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  • Derivative Action | Shareholder lawsuit | misappropriation company or partnership assets

  • Can you sue a company officer in North Dakota for mismanaging the company?

    One issue that often confronts shareholders is when a controlling officer or manager of the company mismanages company business or misappropriates company assets. In general, such acts represent harm to the business rather than the individual shareholders or members.

    To bring a legal action in North Dakota, and elsewhere, a party seeking redress for harm caused to the company must demonstrate that they were a shareholder at the time of the harm. A shareholder with less than 5% of company stock may be required to post a bond large enough to cover the potential costs and attorney’s fees of the litigation. The shareholder must also have reasonable cause to bring action. In the absence of reasonable cause, a court may award costs and attorney’s fees against the claimant. See N.D.C.C. §10-19.1-86.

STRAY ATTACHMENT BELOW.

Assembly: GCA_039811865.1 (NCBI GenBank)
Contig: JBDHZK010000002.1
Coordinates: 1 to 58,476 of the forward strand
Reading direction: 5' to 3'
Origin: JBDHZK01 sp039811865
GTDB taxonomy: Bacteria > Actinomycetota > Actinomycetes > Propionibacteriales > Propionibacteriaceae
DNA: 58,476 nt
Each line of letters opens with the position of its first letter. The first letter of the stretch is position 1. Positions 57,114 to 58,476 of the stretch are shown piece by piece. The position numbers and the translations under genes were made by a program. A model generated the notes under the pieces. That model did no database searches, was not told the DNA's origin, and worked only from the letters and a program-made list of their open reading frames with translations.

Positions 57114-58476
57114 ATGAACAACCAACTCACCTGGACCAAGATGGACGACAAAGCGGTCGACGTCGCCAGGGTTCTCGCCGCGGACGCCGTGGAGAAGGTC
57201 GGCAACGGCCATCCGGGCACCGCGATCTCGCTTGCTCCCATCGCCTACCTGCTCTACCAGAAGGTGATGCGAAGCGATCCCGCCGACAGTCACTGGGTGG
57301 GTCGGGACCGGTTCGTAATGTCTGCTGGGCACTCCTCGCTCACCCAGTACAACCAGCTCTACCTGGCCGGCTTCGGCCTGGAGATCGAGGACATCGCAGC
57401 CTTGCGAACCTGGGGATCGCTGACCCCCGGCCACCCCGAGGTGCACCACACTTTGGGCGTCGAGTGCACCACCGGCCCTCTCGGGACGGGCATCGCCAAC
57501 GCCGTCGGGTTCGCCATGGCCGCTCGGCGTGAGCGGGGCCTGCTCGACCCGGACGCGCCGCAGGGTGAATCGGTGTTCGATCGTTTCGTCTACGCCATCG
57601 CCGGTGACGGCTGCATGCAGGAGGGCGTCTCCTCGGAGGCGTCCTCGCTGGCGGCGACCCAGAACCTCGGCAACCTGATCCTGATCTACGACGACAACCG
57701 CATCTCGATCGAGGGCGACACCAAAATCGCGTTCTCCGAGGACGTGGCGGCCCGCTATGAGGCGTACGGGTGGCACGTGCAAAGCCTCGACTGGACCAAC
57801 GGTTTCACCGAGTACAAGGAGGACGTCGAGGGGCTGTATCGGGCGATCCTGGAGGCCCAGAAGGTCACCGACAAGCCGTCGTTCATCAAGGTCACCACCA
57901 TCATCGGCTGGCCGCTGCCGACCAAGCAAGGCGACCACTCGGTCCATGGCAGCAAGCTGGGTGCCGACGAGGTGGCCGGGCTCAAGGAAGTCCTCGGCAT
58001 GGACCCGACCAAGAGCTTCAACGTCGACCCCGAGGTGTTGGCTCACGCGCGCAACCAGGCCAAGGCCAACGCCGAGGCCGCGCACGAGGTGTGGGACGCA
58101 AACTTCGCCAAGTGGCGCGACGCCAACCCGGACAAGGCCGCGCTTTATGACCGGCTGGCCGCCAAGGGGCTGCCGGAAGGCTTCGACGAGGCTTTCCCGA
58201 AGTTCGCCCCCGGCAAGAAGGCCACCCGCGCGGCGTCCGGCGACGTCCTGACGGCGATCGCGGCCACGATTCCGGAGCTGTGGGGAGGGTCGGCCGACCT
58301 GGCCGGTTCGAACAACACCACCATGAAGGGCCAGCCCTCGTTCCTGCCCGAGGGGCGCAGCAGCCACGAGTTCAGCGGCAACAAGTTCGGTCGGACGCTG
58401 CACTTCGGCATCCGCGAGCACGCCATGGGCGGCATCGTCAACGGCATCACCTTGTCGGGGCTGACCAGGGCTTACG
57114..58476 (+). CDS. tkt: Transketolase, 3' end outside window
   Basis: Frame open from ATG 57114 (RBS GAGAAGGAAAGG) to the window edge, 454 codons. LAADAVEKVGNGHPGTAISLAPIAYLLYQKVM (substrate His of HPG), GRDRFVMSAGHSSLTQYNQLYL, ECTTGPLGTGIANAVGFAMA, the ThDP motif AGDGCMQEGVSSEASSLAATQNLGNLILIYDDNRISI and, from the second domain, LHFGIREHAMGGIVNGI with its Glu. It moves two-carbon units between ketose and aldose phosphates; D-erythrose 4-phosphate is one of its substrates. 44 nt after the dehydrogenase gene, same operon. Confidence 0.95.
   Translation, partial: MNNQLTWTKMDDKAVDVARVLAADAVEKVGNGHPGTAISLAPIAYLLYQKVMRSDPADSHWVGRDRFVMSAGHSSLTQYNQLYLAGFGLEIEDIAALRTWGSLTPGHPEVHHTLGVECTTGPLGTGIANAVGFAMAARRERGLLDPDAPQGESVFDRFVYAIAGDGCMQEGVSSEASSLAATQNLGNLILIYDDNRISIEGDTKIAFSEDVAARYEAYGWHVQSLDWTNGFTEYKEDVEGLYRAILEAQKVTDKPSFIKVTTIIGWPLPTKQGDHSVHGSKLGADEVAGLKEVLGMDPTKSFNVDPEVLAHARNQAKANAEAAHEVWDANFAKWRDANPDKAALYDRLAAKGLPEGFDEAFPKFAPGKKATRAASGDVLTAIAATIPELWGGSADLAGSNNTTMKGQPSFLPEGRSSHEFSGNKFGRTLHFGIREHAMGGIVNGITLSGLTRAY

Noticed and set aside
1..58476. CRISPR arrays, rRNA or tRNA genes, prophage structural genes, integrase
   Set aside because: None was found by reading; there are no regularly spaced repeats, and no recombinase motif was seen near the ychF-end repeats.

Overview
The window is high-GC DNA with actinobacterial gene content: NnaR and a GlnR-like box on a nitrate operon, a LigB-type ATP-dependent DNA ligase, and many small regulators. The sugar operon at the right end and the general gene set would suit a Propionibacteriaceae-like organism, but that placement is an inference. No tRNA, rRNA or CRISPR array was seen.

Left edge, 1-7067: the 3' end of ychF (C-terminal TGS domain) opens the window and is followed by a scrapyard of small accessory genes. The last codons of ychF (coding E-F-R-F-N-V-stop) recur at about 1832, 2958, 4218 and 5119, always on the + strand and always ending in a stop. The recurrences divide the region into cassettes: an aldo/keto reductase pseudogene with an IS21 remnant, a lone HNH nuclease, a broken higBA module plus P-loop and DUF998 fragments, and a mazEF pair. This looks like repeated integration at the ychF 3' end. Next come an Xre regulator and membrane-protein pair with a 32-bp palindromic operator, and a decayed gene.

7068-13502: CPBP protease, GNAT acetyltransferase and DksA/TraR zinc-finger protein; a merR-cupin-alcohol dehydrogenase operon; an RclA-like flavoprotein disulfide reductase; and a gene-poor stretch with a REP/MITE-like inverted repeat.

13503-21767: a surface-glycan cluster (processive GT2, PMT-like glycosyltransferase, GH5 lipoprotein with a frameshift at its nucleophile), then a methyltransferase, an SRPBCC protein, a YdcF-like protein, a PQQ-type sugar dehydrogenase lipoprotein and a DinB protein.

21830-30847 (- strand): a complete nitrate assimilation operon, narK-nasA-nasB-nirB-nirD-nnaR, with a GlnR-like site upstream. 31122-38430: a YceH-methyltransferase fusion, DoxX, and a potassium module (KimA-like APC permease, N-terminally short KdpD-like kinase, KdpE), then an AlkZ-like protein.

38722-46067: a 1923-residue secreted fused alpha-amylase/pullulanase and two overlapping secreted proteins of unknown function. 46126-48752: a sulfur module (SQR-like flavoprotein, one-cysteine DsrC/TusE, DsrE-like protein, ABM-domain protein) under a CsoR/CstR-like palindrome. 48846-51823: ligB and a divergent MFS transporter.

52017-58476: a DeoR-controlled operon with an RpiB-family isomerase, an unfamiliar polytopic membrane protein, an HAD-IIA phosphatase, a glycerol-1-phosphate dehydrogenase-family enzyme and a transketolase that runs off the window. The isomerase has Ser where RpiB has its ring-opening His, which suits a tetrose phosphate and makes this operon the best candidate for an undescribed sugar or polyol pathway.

In other words, for a claim that belongs entirely to the company, a shareholder may bring a derivative action, but at a substantial financial risk.

    For small, closely-held businesses though, the line between a direct claim and a derivative claim is a little more subjective given the fiduciary duties implied at law among shareholders. In such businesses, a shareholder may bring a direct action where the shareholder can arguably allege direct harm or breach of a special duty owed to the shareholder bringing the action. See Schumacher v. Schumacher, 469 N.W.2d 793, 798 (N.D. 1991).

    It is important to carefully analyze the nature of the potential claims that may exist a company before bringing an action. For a derivative claim, one must carefully consider the risks and decide whether such risks can be offset.